Australia's Family Law recognizes that couples who live
together in a close relationship for two years, or for a shorter
period if they have a child together, can be regarded as being in a
de facto relationship. The law regarding property settlement for de
factos is the same as for married couples and, like property
settlements for married couples, several factors are taken into
consideration when determining a settlement. The law also applies
to same-sex couples.
It's an important issue to
consider when more than one-fifth of Australians aged in their 20s
live with de facto partners and ten per cent of
middle aged folk are now in de facto relationships. Nobody likes
talking division of the spoils while they are still together, but
it can save a lot of heartache and expense if they break up.
It would help to get legal advice early as various circumstances
What if a couple shack up together with no initial thought of
making it a lasting relationship? What if one person moves into the
home of another but makes no financial contribution, or a far
smaller contribution, to the combined living expenses? What if
there is a physical relationship but one of the partners only sees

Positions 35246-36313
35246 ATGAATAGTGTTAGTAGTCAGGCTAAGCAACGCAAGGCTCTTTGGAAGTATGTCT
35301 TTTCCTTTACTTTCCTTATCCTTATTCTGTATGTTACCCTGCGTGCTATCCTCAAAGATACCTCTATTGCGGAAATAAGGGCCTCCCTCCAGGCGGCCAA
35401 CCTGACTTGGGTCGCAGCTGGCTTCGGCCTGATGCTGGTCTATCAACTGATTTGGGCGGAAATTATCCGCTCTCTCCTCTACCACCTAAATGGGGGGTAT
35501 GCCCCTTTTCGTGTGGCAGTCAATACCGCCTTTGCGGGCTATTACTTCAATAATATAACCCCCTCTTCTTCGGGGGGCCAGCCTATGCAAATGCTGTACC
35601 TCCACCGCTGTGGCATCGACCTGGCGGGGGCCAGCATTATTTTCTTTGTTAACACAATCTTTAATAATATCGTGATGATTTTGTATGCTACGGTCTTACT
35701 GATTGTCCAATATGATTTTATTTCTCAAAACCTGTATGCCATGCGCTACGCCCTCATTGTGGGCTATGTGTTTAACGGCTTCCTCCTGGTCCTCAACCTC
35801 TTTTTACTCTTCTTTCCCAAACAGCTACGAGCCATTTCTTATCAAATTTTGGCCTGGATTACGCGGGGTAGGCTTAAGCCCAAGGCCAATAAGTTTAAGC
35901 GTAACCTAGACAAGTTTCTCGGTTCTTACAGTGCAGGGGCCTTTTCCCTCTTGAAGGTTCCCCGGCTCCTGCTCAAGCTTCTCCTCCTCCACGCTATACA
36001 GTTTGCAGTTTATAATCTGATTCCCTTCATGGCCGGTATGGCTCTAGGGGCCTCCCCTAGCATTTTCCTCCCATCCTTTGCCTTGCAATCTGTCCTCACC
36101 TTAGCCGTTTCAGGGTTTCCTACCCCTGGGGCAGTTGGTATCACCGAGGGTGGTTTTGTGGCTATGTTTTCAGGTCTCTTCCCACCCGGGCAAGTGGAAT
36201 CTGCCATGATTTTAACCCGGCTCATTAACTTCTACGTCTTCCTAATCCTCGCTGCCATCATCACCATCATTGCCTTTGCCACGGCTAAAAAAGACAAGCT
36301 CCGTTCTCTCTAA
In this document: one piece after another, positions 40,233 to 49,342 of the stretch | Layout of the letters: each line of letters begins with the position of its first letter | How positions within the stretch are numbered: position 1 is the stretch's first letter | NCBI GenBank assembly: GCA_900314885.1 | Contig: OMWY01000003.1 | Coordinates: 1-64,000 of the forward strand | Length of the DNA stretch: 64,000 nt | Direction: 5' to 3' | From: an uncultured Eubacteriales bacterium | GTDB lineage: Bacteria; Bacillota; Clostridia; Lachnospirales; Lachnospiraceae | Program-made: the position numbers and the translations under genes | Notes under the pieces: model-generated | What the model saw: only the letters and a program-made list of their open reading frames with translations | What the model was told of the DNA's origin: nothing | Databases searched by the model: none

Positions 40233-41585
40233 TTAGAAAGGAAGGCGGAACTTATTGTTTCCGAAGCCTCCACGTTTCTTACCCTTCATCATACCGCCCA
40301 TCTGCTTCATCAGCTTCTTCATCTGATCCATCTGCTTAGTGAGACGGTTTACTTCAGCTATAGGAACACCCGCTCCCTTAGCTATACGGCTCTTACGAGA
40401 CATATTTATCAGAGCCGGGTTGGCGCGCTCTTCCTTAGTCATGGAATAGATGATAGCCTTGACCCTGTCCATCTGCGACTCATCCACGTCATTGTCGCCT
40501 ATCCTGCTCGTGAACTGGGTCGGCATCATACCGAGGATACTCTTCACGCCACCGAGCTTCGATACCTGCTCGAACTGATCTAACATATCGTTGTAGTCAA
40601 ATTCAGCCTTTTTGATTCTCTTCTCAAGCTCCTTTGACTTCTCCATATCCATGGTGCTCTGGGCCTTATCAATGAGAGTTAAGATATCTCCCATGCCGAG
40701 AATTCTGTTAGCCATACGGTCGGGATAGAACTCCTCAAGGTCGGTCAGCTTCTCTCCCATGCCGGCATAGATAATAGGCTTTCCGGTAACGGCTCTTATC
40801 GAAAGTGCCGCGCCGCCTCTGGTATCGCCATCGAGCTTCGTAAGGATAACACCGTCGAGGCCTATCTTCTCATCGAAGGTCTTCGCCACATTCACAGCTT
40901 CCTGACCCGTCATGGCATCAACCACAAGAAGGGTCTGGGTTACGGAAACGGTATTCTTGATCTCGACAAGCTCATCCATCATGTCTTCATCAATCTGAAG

it is a casual dalliance? What if one of the partners is
If there is a dispute about whether two people were in a de
facto relationship the law considers matters such as the length of
time they've been together (usually a minimum of two years is
required but there are exceptions), whether a sexual relationship
exists, the degree of financial interdependence, whether property
was jointly acquired, used and owned, whether the couple had or
cared for children together, how the relationship was presented in
public and the degree of mutual commitment to a shared life.
It's important to remember that if a couple take out joint
loans and one runs into financial trouble, the other partner can be
left responsible for the entire debt. If a couple buy a home and
the parents of one gift a large amount it could end up being split
between the partners. It would be best to make such a gift a formal
loan agreement so that it doesn't become part of the property
The law takes quite a few things into consideration if one of
the de facto partners seeks a property settlement when they split,
particularly if the couple have a child together. It can be just as
complicated as a property settlement for married couples, so
it's wise to get good legal advice.
The content of this article is intended to provide a general
guide to the subject matter. Specialist advice should be sought
about your specific circumstances.
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